• SEHSR Southeast High Speed Rail Corridor

  • General discussion of passenger rail proposals and systems not otherwise covered in the specific forums in this category, including high speed rail.
General discussion of passenger rail proposals and systems not otherwise covered in the specific forums in this category, including high speed rail.

Moderators: mtuandrew, gprimr1

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  by tarheelman
 
David Benton wrote:I wonder if people see airplanes as public transport ?
People choose air over the private car because it gets them there faster .
if trains were to do the same thing .....
You've raised a good point, Mr. Benton. Because it involves traveling faster than cars, and also involves interstate travel rather than intracity transport, HSR has more in common with air travel than it does with public transit. However, because nobody in this country (and especially not in South Carolina and Georgia) has done a good job of articulating to the American people that rail travel can be done safely at speeds over 100 MPH, folks still equate passenger rail with public transportation rather than with interstate travel. Also, the fact that air travel is available from more than one carrier while rail travel isn't doesn't help efforts to keep folks from thinking "public transportation" when they think "passenger rail."
  by tarheelman
 
Vincent wrote:Here in the Pacific Northwest, we hear that line spoken by anti-rail advocates, too. What's missing from the equation is the fact that unless you have a road to drive on and gas to put in your tank, you ain't goin' nowhere. But if citizens would rather spend 6 hours sitting in their cars instead of 3 hours on a high speed train, so be it.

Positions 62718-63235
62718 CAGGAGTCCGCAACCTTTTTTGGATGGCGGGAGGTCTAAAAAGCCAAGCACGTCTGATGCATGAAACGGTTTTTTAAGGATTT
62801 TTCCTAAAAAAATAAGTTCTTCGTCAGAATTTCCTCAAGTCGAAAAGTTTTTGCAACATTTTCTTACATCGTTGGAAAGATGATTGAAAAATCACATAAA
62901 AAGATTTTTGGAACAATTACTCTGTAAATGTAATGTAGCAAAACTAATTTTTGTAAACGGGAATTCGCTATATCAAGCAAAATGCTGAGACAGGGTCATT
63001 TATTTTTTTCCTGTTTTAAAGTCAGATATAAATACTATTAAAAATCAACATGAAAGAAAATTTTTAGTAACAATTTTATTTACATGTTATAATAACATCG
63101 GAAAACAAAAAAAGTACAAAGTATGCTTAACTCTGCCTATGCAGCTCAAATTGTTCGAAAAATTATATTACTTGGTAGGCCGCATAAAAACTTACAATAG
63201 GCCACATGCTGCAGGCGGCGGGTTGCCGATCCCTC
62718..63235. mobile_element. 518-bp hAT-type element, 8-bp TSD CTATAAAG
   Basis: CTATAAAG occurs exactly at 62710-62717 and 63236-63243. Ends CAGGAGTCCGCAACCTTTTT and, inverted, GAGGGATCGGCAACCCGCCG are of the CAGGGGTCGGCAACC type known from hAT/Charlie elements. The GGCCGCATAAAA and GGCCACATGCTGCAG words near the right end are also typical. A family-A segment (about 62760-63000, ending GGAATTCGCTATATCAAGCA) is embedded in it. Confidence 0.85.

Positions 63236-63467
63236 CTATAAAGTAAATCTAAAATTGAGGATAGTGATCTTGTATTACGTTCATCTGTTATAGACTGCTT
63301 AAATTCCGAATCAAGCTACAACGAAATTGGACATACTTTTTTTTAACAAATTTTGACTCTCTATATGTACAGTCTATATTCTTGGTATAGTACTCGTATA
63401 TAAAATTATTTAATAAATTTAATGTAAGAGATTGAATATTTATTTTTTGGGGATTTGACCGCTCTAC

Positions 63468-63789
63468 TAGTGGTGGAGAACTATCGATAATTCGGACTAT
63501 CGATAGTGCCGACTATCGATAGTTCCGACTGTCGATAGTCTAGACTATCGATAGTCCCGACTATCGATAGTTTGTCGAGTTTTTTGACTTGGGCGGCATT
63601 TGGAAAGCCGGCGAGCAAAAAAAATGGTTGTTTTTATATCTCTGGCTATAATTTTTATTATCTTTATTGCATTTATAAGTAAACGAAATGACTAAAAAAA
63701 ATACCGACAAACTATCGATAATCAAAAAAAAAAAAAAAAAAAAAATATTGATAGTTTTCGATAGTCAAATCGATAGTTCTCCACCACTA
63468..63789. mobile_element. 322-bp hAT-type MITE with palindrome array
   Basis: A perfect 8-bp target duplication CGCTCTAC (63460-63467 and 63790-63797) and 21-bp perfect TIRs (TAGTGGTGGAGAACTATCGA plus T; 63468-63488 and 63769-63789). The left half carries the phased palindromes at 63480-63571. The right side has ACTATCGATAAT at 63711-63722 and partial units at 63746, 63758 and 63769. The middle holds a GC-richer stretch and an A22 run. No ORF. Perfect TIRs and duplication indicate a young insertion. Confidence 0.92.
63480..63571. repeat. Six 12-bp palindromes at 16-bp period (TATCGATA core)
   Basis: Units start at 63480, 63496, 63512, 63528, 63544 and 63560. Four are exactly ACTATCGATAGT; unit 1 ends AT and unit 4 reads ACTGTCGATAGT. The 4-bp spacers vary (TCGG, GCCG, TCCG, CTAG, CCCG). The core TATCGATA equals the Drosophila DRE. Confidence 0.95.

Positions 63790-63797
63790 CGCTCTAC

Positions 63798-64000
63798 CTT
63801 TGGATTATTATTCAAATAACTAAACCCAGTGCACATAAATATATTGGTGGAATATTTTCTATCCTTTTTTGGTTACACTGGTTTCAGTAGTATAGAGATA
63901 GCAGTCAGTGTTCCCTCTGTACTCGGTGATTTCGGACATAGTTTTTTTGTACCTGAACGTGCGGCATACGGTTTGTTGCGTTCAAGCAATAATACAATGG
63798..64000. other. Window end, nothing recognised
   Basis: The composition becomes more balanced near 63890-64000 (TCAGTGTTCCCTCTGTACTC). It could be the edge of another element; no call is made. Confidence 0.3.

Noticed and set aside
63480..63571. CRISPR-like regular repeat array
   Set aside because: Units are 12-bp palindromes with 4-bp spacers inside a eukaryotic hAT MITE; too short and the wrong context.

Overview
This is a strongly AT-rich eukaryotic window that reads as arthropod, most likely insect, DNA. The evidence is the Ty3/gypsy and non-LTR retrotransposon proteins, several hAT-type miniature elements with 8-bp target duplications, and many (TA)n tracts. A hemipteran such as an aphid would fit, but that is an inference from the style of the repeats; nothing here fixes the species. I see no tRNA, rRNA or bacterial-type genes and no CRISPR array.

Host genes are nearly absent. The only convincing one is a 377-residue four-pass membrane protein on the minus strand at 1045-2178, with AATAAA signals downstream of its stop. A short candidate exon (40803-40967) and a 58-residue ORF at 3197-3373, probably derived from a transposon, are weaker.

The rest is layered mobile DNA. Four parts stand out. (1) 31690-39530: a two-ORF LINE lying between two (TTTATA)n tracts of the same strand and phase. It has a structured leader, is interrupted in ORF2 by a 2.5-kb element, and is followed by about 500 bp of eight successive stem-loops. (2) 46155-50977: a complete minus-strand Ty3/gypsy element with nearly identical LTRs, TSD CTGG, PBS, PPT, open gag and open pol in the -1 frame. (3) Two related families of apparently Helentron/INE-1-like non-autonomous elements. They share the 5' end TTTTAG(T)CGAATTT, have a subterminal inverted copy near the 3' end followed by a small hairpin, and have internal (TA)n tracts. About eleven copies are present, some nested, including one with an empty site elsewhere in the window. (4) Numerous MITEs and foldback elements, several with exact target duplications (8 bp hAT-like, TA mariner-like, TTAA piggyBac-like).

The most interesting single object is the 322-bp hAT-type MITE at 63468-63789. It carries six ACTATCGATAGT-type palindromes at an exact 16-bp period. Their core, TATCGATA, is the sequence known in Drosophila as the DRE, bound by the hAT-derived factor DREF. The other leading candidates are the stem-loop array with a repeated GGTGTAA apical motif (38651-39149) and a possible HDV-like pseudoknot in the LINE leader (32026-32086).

A recent article in the Wall Street Journal about Honda's CNG-powered Civic indicates that this might change in the future, as automobiles move from petroleum to other sources of energy. According to this article, CNG and current battery technology both have one thing in common---they have much shorter cruising ranges than gasoline. Consequently, rather than having cars that they can drive cross country, folks are going to have to accept cars that do only one thing---run errands and commute to/from work (i.e., local driving).

If this comes to pass, HSR advocates will have a much easier time explaining the benefits of 100+ MPH rail travel.

Here's a link to the article: http://online.wsj.com/article/SB122186094724058283.html
  by Vincent
 
Thanks for the link, tarheelman. CNG seems to be gaining popularity with fleet operators, who have a fixed base of operations, allowing them to overcome the problem of "where to fill the tank?". It remains to be seen if the limited range of CNG vehicles, the unknown lifetime maintenance and repair costs and other problems of new technology will be overcome by the lower cost at the pump. Also, one big problem mentioned in the article: CNG doesn't significantly reduce CO2 emissions when compared to gasoline (although other noxious emissions are much lower). If CNG can't produce an overall reduction in CO2 emissions, we're not really making any progress on the environmental problems caused by automobiles, just making it cheaper to destroy the planet.